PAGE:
Those who knock the film do it a disservice by disregarding the sublime subtleties of its performances. Though crude, the Potato Men come across as essentially likeable fellas, especially Coleman’s endearingly dim Tolly, a man who pines for his ex-wife so badly, he embarks on a grubby, fetishistic odyssey involving increasingy ridiculous fusions of fish and fruit preserves, because it ‘reminds him of her taste.’ It is a minor miracle that Coleman, with his puppy dog eyes, superbly expressionistic visage and affable demeanour, succeeds in making a character who should, by all rights, be irredeemably creepy, the most appealing of the bunch. Tolly is so pitiful, the premium-rate sex-lines hang up on him, but Coleman’s portrayal is so innocently naïve, we root for him.
Crook, too, impresses as unlikely, lanky lady-killer Ferris, who sees plenty of amorous action, but consistently ends up in bizarre sexual scenarios. The understated horror channelled by Crook’s haunted glare expertly sums up the grimy awkwardness of his merry, messed-up encounters with role-playing chip-shop girls, sex-mad mother-in-laws and perturbingly prurient pensioners.
The League of Gentlemen’s Mark Gatiss rounds off the cast’s vintage comedy credentials as mixed-up Jeremy, who believes that kidnapping his ex’s dog is a surefire way to win her back. Gatiss expertly foregrounds bogey-scoffing Jeremy’s complete obliviousness to the eccentricity of his actions, moulding the character into something surprisingly engaging, forlorn and heart-breaking rather than disturbing.
These well-crafted performances highlight that, though knocked by many as odious and loathsome, under closer inspection the Potato Men’s exploits are really just harmless, frivolous fun. Like The Inbetweeners if they grew up but didn’t learn a damn thing, the boys are likeable, if dim-witted fools whose libidos steer them into insane, filthy situations that assist them in the arduous process of growing up and moving on.
One criticism levelled at Potato Men is that it suffers from a weak plot structure and works as little more than a series of loosely connected comedy sketches. In its defence, I would point out that a similar formula did no harm for Will Ferrell’s Anchorman and that complex plotting matters not a jot when those sketches feature a rollicking, gut-busting, opposite-of-sexy ménage a trois, soundtracked by the seductive sounds of Carl Douglas’ Kung Fu Fighting.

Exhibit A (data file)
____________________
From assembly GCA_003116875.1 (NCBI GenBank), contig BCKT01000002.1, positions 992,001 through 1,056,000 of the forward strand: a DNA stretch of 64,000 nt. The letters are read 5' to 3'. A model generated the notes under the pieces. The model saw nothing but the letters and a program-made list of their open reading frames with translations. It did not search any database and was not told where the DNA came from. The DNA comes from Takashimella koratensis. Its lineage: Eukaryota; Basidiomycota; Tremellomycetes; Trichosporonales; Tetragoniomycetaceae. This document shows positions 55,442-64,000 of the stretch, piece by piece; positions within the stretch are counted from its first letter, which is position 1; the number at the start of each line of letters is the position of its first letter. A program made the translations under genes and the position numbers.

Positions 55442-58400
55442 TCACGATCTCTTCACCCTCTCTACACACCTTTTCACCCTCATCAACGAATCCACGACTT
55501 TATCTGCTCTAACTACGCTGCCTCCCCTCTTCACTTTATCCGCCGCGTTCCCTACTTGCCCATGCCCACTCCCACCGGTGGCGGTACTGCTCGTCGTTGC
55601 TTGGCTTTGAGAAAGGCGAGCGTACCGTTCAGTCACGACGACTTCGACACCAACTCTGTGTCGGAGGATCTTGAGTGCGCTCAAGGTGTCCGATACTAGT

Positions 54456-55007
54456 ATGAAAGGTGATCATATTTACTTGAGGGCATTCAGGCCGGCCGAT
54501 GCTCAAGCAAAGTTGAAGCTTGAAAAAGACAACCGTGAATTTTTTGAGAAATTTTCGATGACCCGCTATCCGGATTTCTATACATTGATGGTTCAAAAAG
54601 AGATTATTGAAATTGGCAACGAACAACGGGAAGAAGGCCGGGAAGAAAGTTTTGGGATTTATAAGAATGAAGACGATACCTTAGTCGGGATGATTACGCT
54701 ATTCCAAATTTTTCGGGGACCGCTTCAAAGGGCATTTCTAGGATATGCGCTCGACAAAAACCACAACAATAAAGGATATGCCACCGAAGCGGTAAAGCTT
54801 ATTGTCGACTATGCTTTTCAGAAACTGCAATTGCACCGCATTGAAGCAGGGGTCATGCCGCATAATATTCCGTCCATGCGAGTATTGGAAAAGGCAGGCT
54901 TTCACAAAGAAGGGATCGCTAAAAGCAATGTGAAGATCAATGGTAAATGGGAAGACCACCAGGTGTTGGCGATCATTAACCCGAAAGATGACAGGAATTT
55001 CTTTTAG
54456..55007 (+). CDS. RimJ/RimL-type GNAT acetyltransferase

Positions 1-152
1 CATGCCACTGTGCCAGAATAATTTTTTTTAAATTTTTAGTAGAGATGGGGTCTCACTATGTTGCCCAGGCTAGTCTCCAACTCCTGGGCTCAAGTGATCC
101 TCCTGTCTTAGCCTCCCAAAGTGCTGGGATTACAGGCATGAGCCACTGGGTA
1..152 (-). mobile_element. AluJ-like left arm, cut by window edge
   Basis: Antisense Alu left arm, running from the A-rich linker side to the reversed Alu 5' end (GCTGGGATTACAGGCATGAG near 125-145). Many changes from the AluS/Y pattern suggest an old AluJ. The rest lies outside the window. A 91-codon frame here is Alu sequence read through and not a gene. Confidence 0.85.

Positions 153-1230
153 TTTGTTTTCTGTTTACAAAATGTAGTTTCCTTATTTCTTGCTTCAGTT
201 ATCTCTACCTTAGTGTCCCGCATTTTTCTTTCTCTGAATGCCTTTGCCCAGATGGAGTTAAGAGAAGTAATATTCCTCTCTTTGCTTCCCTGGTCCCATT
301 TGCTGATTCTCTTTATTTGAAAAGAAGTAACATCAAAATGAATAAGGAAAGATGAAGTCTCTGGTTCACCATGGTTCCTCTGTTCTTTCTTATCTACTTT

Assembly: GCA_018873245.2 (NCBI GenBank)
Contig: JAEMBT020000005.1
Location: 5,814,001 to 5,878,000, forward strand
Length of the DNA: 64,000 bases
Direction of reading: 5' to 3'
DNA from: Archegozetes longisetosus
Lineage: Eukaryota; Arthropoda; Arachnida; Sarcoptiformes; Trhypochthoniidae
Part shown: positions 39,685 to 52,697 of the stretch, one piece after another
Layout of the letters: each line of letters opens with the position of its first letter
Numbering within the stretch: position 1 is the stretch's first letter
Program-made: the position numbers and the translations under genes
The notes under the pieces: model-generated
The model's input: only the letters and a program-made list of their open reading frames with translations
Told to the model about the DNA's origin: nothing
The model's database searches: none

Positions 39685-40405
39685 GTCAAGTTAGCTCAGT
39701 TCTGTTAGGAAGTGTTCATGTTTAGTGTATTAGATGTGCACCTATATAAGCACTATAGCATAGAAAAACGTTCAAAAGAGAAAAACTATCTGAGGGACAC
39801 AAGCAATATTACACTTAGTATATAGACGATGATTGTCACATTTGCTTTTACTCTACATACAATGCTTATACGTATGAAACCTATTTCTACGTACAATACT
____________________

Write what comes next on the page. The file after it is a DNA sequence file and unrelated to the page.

Yes, the picture is satisfyingly smutty, but Humphries should also be applauded for his unflinching, forthright depiction of carnality. Interestingly, there is no nudity, the film leaving some things to the imagination - sure, it’s lewd and crude, but far from gratuitous. The polar opposite of Hollywood’s portrayal of unfeasibly gorgeous people, these are weird, odd-looking misfits who show up sex for what it often is – a bit ugly, disappointing and occasionally hilarious.
Perhaps the critics found this honest portrayal of sexual politics too much to stomach? Dave and co tell us a lot about a society with no shame and no standards, where the quest for sexual gratification wins out over intimacy. Against this backdrop, the Potato Men make us feel oddly better about ourselves – no matter how low we might feel, at least we’re not dog-napping or blowing our wages on an octopus and a jar of strawberry jam. Don’t ask.
So do the Potato Men deserve another fair crack of the whip? Definitely. Like the aforementioned Anchorman and The Big Lebowski, another classic comedy unfairly ignored on release, the film is rich with cracking, quotable one-liners that could see cult fandom beckon. At the offer of a ‘spitroast,’ as a curtain raiser to a long sought-after threesome, Dave heartily replies with the zinger, ‘Yeah, I’ve only had a sandwich for my tea.’ When Ferris lamentably explains the depths he plumbs to secure lodgings, revealing, ‘My mother-in-law gave me a blow-job,’ Dave pauses, considers and retorts, ‘Mine gave me a fishing rod once.’
If this type of patter tickles you, then it’s time to rally the troops, phone for a pizza and get the beers in. Best served with a couple of pints, this misinterpreted masterpiece is one to be shared and enjoyed with the lads. Like a smutty seaside postcard, you will laugh, maybe even wish you hadn’t, but its rib-tickling effect is one that cannot be denied.
On release, this very publication denounced Potato Men as ‘a Britcom only a Loaded reader could love.’ But is there any shame in that? The critics seem to have missed the point that this is a film with a very specific target audience, and it’s time it found the love it deserves. Cinema offers a bountiful banquet that caters for all tastes and there’s no reason why this sweet potato can’t provide delicious nourishment for audiences for years to come. Or is it just me?